Search on Google for "Avery Bradley overpay" and you'll be pummeled by articles claiming that the Boston Celtics overpaid to re-sign their 23-year-old guard to a four-year, $32 million contract extension.
They're all dead wrong.
With the rising salary cap and Bradley's ascending skills, the contract could actually turn out to be a bargain for the Celtics.
That's because Boston isn't paying for Bradley's past production, but for his expected future performance. Bradley wasn't worth $8 million per the past four seasons, but he might be over the next four.
Bradley is coming off of a season where he took huge strides in his game, seeing his usage rise by 4.4 percent. AB took advantage of his increased role by showcasing a knockdown mid-range jumper, with the potential to extend to above the break three-point range.
In preseason, Bradley is raining from downtown, hitting 15 of his 32 three-point attempts. He's jacking up 7.4 threes per-36 minutes, which would place him in the upper echelon of the league in terms of frequency. If he keeps up a similar pace all season long, he could very well attempt over 400 or 500 threes.
As one of the NBA's most stellar perimeter defenders, Bradley could become one of the better "3-and-D" shooting guards in the league. Bradley said on media day that he hopes to achieve first team all-defensive honors this season.
Despite the fact that many signs point to a progressing Bradley, many people believe he was still overpaid. With that in mind, here's a look at contract extensions that some wings and shooting guards received this offseason.
|Player Name||Contract||2014 Cap %||2015 Cap % *||2016 Cap % *||2017 Cap % *|
|Gordon Hayward||4 years, $63 mil||23.4%||23.2%||20.1%||18.6%|
|Eric Bledsoe||5 years, $70 mil||20.6%||20.3%||18.1%||16.7%|
|Lance Stephenson||3 years, $27 mil||14.3%||13.5%||11.8%||----|
|Avery Bradley||4 years, $32 mil||11.4%||11.6%||10.3%||9.8%|
|Jodie Meeks||3 years, $19 mil||9.5%||9.4%||8.2%||----|
|Nick Young||4 years, $21.5 mil||7.9%||7.9%||6.8%||6.3%|
|C.J. Miles||4 years, $18 mil||6.7%||6.6%||5.7%||5.3%|
*The 2015, 2016, and 2017 salary caps are projected using a combination of reports from Larry Coon and Zach Lowe. 2015 is $66.5 mil, per Coon, and 2016 and 2017 are set at $80 mil and $90 mil, as Lowe projects. Those totals were used to calculate each player's "cap percentage," which accounts for how much space they take from the team's cap room.
Bradley will occupy 11.4 percent of Boston's salary cap room in 2014. This is the number that matters more than anything else, because with the growing cap, $8 million isn't what it once was.
As Zach Lowe explained on Grantland, the salary cap could reach $80 million in 2016 and possibly even $90 million in 2017. There are only projections, but the cap will undoubtedly rise significantly.
That's why role players like Jodie Meeks and C.J. Miles are getting "massive" contracts that might appear bad now, but will probably look pretty conservative by the tail end.
"Any player contract locked in now, under a $63 million cap, will obviously look loads better from the team's perspective if the cap hits $80 million in two summers," wrote Lowe. "Both agents and teams understand this. Good luck hammering out an extension in this environment."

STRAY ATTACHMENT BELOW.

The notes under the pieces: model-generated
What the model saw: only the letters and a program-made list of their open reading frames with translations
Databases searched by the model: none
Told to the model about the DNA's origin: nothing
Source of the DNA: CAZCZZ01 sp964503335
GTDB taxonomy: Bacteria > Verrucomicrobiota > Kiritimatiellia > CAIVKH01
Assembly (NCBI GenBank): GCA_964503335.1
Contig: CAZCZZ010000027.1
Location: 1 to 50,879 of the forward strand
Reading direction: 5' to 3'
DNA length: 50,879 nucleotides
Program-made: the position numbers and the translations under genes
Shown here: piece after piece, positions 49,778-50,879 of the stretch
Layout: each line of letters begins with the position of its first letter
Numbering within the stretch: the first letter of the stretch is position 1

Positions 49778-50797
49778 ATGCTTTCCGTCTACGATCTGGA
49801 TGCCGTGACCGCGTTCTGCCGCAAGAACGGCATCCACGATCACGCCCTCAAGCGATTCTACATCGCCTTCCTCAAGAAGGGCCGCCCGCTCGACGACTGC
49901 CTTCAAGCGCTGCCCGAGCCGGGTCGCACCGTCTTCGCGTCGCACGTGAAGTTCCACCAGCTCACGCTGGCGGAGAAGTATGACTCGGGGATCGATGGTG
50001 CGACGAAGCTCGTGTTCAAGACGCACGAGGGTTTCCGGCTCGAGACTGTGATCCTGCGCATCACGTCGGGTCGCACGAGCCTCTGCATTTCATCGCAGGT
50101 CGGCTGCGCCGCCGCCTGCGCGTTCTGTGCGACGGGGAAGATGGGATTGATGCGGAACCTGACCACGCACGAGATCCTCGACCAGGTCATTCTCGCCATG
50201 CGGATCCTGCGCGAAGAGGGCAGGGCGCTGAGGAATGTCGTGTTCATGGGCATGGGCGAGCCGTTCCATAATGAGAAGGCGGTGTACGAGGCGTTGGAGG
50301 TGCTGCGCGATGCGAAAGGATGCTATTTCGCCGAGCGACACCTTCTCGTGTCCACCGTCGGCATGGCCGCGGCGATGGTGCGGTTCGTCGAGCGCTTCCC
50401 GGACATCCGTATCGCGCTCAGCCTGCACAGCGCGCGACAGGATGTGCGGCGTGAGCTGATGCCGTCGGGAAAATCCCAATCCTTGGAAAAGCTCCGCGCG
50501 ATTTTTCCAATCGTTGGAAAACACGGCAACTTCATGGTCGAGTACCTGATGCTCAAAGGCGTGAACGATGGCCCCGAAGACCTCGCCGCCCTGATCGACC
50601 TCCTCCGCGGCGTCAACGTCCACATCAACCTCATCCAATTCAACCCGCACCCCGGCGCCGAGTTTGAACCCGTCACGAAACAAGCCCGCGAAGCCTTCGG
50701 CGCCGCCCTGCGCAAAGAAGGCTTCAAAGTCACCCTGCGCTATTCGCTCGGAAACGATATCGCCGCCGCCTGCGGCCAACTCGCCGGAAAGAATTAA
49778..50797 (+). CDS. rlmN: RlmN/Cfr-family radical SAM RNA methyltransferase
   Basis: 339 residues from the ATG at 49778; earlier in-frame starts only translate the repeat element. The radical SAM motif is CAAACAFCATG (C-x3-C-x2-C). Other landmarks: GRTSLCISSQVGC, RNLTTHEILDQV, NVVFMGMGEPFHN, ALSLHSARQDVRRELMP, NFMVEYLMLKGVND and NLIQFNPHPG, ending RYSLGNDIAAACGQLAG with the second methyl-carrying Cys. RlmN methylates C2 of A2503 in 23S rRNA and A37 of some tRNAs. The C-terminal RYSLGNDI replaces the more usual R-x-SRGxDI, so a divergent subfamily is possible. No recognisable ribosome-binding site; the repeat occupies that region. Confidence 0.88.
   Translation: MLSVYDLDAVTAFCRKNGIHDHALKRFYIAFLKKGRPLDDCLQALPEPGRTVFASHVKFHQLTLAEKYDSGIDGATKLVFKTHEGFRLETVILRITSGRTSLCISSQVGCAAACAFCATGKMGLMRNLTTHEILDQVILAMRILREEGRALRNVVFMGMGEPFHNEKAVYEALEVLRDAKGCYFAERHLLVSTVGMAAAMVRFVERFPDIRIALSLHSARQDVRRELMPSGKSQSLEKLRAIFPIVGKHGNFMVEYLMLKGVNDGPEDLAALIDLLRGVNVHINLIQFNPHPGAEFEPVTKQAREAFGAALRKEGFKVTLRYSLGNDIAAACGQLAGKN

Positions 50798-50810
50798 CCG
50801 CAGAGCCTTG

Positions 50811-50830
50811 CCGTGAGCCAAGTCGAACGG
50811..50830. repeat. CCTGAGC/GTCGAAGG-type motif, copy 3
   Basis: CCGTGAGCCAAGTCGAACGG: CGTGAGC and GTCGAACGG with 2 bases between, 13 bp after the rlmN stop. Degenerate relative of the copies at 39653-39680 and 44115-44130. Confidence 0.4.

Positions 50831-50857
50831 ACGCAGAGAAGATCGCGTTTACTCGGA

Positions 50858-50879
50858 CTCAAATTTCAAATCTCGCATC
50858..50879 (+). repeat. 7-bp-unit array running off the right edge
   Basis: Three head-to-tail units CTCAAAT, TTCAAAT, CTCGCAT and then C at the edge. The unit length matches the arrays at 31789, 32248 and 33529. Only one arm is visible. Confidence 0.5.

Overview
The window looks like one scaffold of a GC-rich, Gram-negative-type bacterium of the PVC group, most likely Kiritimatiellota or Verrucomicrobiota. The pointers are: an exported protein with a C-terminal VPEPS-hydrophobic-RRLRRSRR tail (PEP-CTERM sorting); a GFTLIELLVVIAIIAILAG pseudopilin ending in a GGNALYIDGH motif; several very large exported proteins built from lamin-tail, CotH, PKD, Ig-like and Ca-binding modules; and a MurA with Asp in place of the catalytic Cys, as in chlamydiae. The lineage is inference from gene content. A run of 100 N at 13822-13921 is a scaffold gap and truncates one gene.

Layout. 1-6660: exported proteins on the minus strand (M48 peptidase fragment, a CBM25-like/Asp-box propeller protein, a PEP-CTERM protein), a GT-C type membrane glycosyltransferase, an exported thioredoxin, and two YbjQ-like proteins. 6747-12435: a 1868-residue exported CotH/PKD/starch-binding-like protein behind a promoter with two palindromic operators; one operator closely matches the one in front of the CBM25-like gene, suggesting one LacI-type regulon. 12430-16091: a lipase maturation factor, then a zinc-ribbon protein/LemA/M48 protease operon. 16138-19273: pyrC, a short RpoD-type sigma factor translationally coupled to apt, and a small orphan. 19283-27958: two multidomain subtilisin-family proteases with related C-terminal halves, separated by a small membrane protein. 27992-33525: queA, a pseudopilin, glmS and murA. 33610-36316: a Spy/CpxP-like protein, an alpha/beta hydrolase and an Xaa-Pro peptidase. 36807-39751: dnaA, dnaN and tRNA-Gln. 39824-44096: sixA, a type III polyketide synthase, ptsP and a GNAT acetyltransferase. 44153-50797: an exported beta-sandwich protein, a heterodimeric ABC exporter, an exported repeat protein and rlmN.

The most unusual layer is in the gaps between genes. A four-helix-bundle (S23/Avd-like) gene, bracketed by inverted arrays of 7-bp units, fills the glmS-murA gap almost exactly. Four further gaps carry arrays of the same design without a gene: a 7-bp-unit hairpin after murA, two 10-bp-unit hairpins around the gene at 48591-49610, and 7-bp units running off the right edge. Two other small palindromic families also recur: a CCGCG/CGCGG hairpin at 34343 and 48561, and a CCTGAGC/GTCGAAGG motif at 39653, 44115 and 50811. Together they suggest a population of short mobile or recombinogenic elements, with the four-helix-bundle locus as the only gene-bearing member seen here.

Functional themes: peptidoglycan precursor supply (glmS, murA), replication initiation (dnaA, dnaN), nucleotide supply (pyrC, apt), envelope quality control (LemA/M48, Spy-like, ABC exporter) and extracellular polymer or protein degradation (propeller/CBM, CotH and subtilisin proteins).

More on Avery Bradley
More on Avery Bradley
Before last season, one of the popular numbers for Bradley's extension value was $6 million. In 2013-14, when the salary cap was set at $58.7 million, the hypothetical annual salary of $6 million would've accounted for 10.2 percent of the cap.
Factoring in Bradley's immense progress on the offensive end of the floor over the course of the season, a slight uptick from "10.2 to 11.4 percent" clearly isn't that large of a leap, yet "$6 mil to $8 mil" is in the eyes of fans.
Some people believe Bradley is overpaid, not because of their perception of his skill level, but because of their lack of understanding in the increasing salary cap.
It's understandable, since most fans watch basketball for dunks, not to be bogged down by math like it's high school all over again, but the context of a player's contract means everything.
An extension signed in 2014 is not the same as one signed just two years ago.
As the above chart details, each player's salary will count "less" towards the total salary cap in the final two years than it will in 2014-15 and 2015-16, assuming the salary cap jumps as it is projected to.
But even if you discount the upcoming jump, Bradley's salary still places him smack in the middle of two clearly defined groups of players. Most would agree that Bradley is better than Jodie Meeks, Nick Young, and C.J. Miles, but he isn't quite on the level of Gordon Hayward, Eric Bledsoe, and Lance Stephenson.
When the key concern about Bradley is his health, then it appears the Celtics have come away with a market-friendly contract. He doesn't carry too much risk, as he will count for about 11 percent of the team's cap over the next four years, but his upside could put him in the next tier in terms of talent level.
Maybe by this time next year you'll be able to Google "Avery Bradley bargain" and find a bunch of articles detailing how genius the Boston Celtics were for re-signing him before he hit the market. And even if Bradley doesn't make the leap to the next level, they already know they're getting a role player who will drain threes and play elite defense.